Rubber duck by Safety 1st, 1996

Rubber duck
by Safety 1st, 1996

Straight from the nineties, this vintage Safety 1st rubber duck was designed with baby in mind!

Carefully crafted from quality vinyl, baby’s ducky is as precious as your old record collection. You and baby will both enjoy the painted details and debossed eyebrows that make the Safety 1st rubber duck as special as you think you are. The paint is probably nontoxic, which will give you the comfort you need while baby is teething.

Additional text from The Strong National Museum of Play in Rochester, NY:

While rubber squeak toys have been around since the 1800s, no one has identified exactly who hatched the idea of the rubber duck. Examples of yellow, molded-rubber duck toys appeared around the 1940s. Over the years, their design has evolved, settling on a standard form of a swimming duck with a bright orange bill. In more recent years, rubber ducks are not even rubber–they’re mostly made of vinyl. Rubber ducks are most often identified as a bath-time plaything for babies and toddlers. Their image as the quintessential tub toy was sealed in 1970 when Ernie, the cheerful orange Muppet on “Sesame Street” sang “Rubber Duckie.” The catchy song went on to become a childhood hit, in the same way that the ducks themselves had become a standard part of childhood. Simple, durable, and inexpensive, they outlasted more complex toys. The cheerful yellow quackers have become such an artifact of pleasant childhood memories and nostalgia, some manufacturers offer them in forms suited more to adult collectors than to little tykes in the tub.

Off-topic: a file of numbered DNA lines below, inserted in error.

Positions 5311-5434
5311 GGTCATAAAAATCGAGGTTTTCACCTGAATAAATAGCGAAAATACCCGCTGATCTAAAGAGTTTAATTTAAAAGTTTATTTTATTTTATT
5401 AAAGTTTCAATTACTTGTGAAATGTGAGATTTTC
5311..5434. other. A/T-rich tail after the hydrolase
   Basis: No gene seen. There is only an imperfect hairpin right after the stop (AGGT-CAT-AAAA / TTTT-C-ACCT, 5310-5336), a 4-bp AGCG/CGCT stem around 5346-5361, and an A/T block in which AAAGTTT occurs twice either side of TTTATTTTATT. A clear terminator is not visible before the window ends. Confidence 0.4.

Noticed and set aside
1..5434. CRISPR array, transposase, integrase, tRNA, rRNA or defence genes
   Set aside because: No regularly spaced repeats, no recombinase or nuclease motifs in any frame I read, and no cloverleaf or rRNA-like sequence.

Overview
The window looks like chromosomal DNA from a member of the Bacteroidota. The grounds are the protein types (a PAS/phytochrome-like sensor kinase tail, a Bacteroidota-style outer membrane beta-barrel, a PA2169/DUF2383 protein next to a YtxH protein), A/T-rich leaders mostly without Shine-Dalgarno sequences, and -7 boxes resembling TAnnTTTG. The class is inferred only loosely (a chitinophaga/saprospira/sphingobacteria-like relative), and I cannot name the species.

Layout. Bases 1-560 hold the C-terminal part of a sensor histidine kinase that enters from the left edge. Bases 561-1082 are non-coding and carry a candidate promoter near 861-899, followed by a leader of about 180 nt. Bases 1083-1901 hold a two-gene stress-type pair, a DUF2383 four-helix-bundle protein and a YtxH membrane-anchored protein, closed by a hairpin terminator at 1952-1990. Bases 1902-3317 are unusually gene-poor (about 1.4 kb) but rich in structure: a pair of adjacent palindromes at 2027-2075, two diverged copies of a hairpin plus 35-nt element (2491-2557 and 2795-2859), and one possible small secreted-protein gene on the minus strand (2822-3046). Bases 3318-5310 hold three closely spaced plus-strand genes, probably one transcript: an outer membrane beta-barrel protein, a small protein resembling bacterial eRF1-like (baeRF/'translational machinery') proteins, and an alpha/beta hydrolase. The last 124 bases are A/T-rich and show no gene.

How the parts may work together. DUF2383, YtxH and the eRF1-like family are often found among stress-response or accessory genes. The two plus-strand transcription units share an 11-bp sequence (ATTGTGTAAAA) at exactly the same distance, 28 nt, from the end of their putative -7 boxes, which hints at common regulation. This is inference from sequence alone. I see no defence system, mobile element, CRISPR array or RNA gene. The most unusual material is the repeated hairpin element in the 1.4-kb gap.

Details

Title: Rubber duck
Creator: Safety 1st
Date Created: 1996
Location: China
Subject Keywords: duck, bathing
Type: Baby and Toddler Toys
Medium: vinyl, paint

See more at The Strong National Museum of Play.

Leave a Reply

Fill in your details below or click an icon to log in:

WordPress.com Logo

You are commenting using your WordPress.com account. Log Out /  Change )

Google photo

You are commenting using your Google account. Log Out /  Change )

Twitter picture

You are commenting using your Twitter account. Log Out /  Change )

Facebook photo

You are commenting using your Facebook account. Log Out /  Change )

Connecting to %s